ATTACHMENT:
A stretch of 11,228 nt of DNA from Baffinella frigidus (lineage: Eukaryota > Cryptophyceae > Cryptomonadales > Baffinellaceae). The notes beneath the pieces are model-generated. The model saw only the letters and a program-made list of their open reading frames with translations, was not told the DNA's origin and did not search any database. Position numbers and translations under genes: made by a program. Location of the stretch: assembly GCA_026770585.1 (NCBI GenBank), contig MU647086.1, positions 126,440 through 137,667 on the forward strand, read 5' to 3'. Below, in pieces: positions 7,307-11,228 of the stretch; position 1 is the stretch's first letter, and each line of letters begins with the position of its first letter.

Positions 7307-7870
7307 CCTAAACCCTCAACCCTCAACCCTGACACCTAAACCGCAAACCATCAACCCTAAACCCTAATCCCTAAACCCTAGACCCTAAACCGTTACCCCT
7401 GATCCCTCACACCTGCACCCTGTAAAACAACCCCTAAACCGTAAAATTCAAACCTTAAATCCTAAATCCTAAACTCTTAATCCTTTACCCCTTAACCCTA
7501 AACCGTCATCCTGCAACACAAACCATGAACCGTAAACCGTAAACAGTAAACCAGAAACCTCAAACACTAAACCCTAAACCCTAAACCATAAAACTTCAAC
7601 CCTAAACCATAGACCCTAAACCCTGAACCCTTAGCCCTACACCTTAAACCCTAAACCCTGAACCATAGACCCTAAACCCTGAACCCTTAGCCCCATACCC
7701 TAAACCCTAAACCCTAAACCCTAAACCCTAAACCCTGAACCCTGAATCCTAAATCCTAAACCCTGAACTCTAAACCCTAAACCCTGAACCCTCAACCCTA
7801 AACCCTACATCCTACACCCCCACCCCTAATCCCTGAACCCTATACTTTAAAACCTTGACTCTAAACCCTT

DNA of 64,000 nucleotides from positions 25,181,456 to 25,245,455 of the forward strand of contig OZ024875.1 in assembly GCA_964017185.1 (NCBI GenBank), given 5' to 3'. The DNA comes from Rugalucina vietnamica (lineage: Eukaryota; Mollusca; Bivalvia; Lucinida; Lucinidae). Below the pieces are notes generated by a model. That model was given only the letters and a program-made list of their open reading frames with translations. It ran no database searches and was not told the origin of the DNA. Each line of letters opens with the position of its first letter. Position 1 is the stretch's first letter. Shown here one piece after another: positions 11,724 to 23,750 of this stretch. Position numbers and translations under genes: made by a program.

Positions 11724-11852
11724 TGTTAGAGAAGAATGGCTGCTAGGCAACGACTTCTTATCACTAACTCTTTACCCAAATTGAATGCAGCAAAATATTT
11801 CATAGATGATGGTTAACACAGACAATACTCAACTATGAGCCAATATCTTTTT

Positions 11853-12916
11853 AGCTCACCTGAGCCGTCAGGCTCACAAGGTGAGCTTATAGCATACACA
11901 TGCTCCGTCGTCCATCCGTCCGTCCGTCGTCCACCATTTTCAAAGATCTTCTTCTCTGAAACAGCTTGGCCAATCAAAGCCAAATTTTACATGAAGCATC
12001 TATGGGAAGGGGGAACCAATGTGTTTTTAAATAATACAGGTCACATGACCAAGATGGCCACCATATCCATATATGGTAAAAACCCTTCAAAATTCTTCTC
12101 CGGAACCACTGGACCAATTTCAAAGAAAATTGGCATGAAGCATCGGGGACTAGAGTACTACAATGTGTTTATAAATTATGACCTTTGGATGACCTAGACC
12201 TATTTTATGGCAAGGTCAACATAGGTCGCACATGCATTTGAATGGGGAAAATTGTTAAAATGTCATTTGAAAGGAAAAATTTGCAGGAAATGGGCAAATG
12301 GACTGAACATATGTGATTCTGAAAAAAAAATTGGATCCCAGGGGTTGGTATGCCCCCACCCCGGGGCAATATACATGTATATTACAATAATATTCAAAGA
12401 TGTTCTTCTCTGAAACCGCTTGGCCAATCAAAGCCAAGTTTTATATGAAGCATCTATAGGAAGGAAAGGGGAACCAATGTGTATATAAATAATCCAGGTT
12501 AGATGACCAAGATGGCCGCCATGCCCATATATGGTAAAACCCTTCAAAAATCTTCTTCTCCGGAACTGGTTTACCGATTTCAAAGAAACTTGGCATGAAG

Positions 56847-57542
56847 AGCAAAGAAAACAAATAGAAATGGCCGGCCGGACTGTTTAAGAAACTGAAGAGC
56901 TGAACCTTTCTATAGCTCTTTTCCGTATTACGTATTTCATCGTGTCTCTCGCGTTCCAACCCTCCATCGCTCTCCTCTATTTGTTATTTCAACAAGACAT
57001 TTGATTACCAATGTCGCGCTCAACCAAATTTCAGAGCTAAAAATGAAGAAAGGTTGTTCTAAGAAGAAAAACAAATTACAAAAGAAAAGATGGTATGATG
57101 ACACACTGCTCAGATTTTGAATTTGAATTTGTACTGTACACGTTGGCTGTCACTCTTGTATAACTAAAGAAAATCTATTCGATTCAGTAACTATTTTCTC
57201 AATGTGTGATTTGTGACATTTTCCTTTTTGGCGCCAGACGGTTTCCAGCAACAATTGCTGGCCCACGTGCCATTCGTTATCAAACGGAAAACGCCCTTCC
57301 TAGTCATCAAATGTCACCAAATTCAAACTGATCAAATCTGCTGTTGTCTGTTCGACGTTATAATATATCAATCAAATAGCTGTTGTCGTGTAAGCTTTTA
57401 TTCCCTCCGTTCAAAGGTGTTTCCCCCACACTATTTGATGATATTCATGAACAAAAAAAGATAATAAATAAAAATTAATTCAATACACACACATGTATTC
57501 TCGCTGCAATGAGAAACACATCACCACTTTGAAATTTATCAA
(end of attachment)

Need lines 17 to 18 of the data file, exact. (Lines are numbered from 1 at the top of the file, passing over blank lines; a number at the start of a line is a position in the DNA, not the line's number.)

12101 CGGAACCACTGGACCAATTTCAAAGAAAATTGGCATGAAGCATCGGGGACTAGAGTACTACAATGTGTTTATAAATTATGACCTTTGGATGACCTAGACC
12201 TATTTTATGGCAAGGTCAACATAGGTCGCACATGCATTTGAATGGGGAAAATTGTTAAAATGTCATTTGAAAGGAAAAATTTGCAGGAAATGGGCAAATG